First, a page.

In the book, If Aristotle Ran General Motors, Tom Morris argues that the teachings of the ancients can and should be applied to today's corporation. His message is that the four virtues - truth, beauty, goodness, and unity - form the foundation of human excellence. Putting them into practice leads not only to self-fulfillment, but ultimately to an open, nurturing, and ethical workplace that is more productive and successful in the long-term. The purpose of this essay is to examine how Morris treats the system of ethics in relation to these four virtues. Ethics and Big Business
It's difficult not to be cynical about how “big business” treats the subject of ethics in today's world. In many corporations, where the only important value is the bottom line, most executives merely give lip service to living and operating their corporations ethically.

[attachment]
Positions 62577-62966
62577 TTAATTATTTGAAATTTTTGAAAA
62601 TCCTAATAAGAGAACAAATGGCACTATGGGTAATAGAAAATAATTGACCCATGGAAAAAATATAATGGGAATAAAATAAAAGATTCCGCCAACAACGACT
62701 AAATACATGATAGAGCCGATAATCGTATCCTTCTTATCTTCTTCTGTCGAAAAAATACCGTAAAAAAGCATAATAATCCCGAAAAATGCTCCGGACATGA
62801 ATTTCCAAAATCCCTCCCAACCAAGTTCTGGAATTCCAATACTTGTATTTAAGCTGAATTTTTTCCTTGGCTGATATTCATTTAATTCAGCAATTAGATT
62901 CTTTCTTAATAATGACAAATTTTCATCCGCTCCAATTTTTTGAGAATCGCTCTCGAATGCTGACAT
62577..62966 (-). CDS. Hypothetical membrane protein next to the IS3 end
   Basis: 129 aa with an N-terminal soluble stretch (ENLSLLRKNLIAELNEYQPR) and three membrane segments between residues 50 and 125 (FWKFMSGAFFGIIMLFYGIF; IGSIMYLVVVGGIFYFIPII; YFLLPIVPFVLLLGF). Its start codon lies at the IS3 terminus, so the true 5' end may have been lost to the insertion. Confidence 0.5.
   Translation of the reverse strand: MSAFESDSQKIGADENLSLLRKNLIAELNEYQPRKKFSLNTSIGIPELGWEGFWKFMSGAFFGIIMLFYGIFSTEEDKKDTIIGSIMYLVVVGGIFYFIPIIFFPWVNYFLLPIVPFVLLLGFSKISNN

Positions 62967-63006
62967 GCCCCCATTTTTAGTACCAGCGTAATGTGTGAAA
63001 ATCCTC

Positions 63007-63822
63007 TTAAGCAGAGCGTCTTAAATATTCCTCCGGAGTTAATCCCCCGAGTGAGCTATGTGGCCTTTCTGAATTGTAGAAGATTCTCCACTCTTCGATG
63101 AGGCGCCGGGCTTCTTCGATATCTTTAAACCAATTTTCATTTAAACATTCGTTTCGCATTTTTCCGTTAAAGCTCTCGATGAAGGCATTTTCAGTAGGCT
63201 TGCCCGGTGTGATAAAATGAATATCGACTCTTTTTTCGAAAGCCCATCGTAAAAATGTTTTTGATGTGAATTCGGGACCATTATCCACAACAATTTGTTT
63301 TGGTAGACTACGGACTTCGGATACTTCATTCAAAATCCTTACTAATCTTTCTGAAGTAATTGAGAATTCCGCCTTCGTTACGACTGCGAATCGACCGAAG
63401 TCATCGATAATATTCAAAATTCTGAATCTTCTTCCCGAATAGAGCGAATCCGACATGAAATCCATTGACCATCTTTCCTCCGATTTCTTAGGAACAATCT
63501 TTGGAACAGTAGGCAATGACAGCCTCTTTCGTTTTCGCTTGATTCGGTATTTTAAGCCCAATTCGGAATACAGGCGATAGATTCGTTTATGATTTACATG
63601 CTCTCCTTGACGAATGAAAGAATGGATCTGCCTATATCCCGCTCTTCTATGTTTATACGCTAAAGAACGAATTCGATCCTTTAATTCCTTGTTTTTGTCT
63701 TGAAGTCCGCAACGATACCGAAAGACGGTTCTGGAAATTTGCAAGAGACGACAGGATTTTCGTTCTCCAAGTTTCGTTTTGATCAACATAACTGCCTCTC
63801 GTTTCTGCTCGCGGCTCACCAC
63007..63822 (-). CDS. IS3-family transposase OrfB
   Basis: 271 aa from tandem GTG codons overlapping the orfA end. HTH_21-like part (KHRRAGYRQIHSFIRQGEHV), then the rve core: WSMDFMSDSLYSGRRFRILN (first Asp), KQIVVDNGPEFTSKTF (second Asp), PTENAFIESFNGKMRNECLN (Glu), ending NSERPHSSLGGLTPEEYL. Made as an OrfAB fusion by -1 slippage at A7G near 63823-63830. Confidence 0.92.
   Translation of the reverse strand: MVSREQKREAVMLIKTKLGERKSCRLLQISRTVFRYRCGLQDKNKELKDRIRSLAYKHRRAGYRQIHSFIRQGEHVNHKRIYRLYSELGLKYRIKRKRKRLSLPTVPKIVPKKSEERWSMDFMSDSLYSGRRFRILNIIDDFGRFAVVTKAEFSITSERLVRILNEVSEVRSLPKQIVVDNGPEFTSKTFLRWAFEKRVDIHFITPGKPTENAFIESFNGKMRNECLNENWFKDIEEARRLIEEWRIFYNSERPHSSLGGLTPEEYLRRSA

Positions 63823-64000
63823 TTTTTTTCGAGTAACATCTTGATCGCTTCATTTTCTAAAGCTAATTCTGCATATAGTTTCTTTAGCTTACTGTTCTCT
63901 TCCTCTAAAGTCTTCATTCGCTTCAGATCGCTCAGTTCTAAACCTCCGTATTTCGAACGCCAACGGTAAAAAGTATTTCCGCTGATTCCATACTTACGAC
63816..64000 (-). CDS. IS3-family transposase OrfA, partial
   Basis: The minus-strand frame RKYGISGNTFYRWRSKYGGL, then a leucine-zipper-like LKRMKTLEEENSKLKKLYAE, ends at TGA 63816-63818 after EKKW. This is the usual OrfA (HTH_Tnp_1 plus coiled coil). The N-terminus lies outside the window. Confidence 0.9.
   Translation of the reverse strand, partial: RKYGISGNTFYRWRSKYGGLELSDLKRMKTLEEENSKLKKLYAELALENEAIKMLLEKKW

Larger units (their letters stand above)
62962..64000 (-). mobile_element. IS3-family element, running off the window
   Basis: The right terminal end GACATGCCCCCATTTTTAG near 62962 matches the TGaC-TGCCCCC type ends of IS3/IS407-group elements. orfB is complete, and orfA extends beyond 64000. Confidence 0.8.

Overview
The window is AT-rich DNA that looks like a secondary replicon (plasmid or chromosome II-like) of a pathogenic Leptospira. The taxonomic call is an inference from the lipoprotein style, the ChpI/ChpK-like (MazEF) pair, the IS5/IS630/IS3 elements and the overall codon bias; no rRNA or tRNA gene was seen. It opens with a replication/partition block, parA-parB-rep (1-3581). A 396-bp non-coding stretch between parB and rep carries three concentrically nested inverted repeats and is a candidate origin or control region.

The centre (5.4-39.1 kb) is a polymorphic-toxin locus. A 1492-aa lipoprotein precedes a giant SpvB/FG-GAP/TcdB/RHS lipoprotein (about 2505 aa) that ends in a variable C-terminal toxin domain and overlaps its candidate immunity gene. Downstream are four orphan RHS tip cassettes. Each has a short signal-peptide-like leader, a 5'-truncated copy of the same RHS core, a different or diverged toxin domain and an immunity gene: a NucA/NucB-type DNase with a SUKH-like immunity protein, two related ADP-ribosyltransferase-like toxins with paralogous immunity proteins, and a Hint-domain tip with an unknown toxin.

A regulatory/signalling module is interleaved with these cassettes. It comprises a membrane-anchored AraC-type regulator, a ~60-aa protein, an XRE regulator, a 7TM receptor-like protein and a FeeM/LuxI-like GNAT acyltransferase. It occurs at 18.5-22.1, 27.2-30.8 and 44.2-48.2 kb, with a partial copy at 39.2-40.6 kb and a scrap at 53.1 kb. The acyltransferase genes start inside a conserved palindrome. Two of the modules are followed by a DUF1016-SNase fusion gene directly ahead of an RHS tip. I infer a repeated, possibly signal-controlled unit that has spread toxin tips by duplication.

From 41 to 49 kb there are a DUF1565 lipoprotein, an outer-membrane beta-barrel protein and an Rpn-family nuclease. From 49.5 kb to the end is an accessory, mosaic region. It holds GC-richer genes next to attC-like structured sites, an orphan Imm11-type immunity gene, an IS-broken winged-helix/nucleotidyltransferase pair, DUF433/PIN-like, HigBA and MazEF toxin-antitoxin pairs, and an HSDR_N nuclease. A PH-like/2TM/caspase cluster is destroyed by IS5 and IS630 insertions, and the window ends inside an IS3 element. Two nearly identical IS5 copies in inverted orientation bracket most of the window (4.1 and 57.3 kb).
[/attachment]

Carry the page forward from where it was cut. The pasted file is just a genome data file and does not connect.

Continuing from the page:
Morris defines morality as that aspect of our nature which strives for goodness, and he stresses that most people have misunderstood this dimension of human life. After searching through miles and miles of quotations, Morris came to the conclusion that most people's attitudes about ethics and morality were basically negative. That is, that morality was somehow put into place in order to prevent us from really enjoying life. They look at ethics as a restrictive form of social control. Morris believes that until we untangle ourselves from this illusion, “we will not appreciate one of the most important foundations for positive corporate spirit and sustainable success” (Morris p. 116). The Basic Question
The “What's in it for me?” mindset that so many people live with in today's world can appear to be a selfish question. Morris believes that it's anything but selfish. He thinks that it's the question of a very “prudent” nature. At first, I balked at this idea, prone that I am to cut people off at the knees. However, after reading further, I concluded that Morris' statement has a great deal...